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Umberto Peña

About Umberto Peña

b. Havana 1937, resides in Salamanca, Spain

Umberto Peña spells his first name the Italian way, like his famous namesake, the Futurist painter, sculptor, and theorist Boccioni. Peña, however, is Cuban, and renowned above all as a painter and graphic designer, two professions he pursued simultaneously until 1969.

For Peña’s art, the 1960s were a productive decade. In 1960 he had his first solo show at the Center for Contemporary Art in Mexico. In 1964, he received a special award at the Havana Exhibition, a Latin American art competition organized by House of the Americas, and in 1967, another at the Fifth Paris Biennale of Young Artists. That year, the city of Havana hosted the Salon de Mai and an International Festival of Protest Song. Through such routes, the latest art trends, such as Pop Art and the neo-figurative movement, found their way into Cuba, along with a more rebellious spirit. Unfortunately, the dogmatic mindset of cultural officials would prove a strong deterrent to the creative freedom announced by Fidel Castro in his 1961 speech, “Words to Intellectuals.”

Peña was disinclined to paint the epic themes that artists were directed to tackle, leaning instead toward the erotic and the scatological. In 1965, he began alternating between his own highly personal art and his official work as book designer for House of the Americas. In any case, his painting and design work were parallel but very different endeavors. The abstract, geometric style and calm, ascetic approach he favored in designing books and magazines diverged sharply from his paintings of the same period.

Foo Foo Fooo muchas veces (Phew, Phew, Phew Many Times), for instance, reconciles the chromatic stridence of Pop Art with caustic neo-figuration and grotesque expressionism. The work could easily be considered part of a larger series of kindred paintings. The design of this particular piece transcends the semantic dimension of the Italian word disegno—outline or drawing—and its original Renaissance meaning as a sketch or plan, intended to crystallize an idea in expressive terms of visual effect, morphology, syntax, and composition. Peña resorted to bilateral symmetry to divide, in a tidy, balanced way, the top and bottom halves of the painting. The figure is in the very center of the canvas, becoming its vertical axis. The resulting composition could not be more balanced, almost to the point of stasis. Nevertheless, the work is pure imbalance—sheer passion.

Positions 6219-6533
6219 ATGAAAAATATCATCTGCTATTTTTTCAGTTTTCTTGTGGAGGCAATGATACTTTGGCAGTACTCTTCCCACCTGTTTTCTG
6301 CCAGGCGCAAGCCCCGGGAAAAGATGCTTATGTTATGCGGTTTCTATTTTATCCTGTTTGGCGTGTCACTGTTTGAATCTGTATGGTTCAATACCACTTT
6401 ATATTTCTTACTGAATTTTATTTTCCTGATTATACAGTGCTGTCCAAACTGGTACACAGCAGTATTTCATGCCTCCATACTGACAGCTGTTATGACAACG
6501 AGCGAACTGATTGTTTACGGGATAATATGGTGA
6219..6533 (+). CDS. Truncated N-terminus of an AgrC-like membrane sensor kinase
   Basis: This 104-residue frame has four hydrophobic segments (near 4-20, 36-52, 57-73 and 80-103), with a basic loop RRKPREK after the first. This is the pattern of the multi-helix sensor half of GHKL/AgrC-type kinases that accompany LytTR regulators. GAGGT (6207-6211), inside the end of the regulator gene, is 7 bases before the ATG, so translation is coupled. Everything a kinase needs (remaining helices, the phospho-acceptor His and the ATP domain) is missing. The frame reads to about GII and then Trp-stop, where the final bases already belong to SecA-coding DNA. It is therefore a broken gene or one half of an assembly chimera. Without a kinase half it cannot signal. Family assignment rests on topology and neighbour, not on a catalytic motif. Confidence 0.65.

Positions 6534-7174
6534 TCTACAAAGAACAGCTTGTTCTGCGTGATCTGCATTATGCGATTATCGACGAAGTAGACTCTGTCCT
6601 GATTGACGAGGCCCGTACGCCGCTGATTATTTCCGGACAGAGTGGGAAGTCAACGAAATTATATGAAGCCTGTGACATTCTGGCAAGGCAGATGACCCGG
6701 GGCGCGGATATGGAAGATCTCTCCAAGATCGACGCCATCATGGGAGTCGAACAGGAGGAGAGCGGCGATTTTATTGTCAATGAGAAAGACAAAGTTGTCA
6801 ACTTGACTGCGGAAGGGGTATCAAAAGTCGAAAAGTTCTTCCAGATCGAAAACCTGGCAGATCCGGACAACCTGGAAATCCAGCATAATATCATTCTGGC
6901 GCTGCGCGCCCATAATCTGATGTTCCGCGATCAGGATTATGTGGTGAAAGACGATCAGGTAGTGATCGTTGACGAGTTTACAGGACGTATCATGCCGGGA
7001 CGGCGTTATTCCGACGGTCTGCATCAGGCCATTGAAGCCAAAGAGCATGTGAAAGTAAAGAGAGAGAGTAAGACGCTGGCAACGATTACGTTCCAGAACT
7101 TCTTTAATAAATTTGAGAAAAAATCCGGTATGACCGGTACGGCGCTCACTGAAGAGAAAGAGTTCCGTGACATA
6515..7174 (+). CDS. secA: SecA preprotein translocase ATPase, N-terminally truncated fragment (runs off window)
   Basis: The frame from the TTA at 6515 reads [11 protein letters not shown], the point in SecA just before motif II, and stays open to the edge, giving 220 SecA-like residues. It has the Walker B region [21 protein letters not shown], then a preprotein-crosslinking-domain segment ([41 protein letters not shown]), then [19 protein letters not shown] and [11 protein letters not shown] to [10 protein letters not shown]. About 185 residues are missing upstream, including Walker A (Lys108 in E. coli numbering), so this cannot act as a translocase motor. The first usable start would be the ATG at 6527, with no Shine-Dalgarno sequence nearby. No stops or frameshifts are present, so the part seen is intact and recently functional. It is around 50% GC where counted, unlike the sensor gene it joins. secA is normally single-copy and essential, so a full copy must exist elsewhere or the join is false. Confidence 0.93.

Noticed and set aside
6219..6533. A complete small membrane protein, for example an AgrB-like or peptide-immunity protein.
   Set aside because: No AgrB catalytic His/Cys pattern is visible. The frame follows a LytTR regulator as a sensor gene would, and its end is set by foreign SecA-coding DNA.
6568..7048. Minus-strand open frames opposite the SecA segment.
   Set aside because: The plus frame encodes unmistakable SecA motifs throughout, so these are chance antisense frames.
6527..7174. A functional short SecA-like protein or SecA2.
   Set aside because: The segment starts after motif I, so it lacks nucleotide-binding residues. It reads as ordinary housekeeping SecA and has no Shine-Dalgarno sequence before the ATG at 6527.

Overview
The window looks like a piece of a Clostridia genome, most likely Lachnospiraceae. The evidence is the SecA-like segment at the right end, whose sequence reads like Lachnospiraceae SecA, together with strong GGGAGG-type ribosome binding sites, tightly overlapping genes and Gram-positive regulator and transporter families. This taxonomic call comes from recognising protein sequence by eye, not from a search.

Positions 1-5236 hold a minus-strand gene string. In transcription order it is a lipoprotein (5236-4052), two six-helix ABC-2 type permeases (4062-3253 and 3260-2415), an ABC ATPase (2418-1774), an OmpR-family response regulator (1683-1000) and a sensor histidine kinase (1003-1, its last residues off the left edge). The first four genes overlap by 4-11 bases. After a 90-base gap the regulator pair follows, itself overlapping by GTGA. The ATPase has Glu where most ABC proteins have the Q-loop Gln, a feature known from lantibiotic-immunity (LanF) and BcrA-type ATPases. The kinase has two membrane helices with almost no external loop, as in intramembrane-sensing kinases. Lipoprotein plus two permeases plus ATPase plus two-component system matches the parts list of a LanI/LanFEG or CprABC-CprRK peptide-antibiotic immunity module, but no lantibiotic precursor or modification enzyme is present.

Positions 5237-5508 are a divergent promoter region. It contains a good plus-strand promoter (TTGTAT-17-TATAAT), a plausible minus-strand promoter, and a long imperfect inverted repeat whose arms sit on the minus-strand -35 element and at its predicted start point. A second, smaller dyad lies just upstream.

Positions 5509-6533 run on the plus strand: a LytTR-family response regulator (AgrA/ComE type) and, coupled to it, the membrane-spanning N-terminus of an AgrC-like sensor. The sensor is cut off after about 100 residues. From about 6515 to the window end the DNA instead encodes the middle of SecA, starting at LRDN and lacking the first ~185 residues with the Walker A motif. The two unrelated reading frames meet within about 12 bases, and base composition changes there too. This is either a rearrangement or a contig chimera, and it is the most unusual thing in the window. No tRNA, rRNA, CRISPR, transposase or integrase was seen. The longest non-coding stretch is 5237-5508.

The use of a psychologically serene pigment like green for the horizontal dividing line contrasts with the aggressively red background—its complementary color, prevalent in this piece. The emotions associated with the color red are accentuated by the literally fleshless figure that unites, in an antagonistic, dislocated manner, both a expansive opening and an implosive clamping shut.

Such violence may be understood as an expression of an existential conflict or dilemma between the outer persona dictated by society and the inner being of the artist. It may be seen as the need to communicate versus the external or self-imposed need to stifle such expression. This painting may be seen as a portent of the crisis that came two years later, when, faced with the pressures of that era, Peña gave up painting altogether to devote himself to graphic design—a discipline that did not offer the complete freedom of expression possible in painting or printmaking.

In Peña’s paintings the scatological and the repulsive found visible manifestation not only in the grotesque representation of certain signifiers such as toilets and human innards, but also in emphasizing their meaning, in a perhaps tautological manner, through text added to the composition. In some cases these were strings of words or names, at other times onomatopoeias or ejaculations.

Foo foo (phew, eww) is a Cuban expression, now somewhat fallen into disuse, that denotes a reaction to stench or fetidness. In the painting, it is a cry that seems to arise from the bowels. The repetition emphasizes its strength, its belligerence. However, what stinks? What is the source of such an expression of disgust? One can only speculate. Although Peña can be very graphic (in all senses of the word), and his insistence borders on the reiterative, the meaning of his paintings is never transparent; rather, it is recondite, encrypted, polysemic, teeming with questions.

This use of text should not be strange in a professional book designer, someone with the ability to integrate words and typography as elements of composition. Some specialists, however, consider the inclusion of texts in Peña’s paintings as a legacy or appropriation of the language of comics, which in Pop Art was most notable in the work of American artist Roy Lichtenstein.

                                                                                     —Israel Castellanos León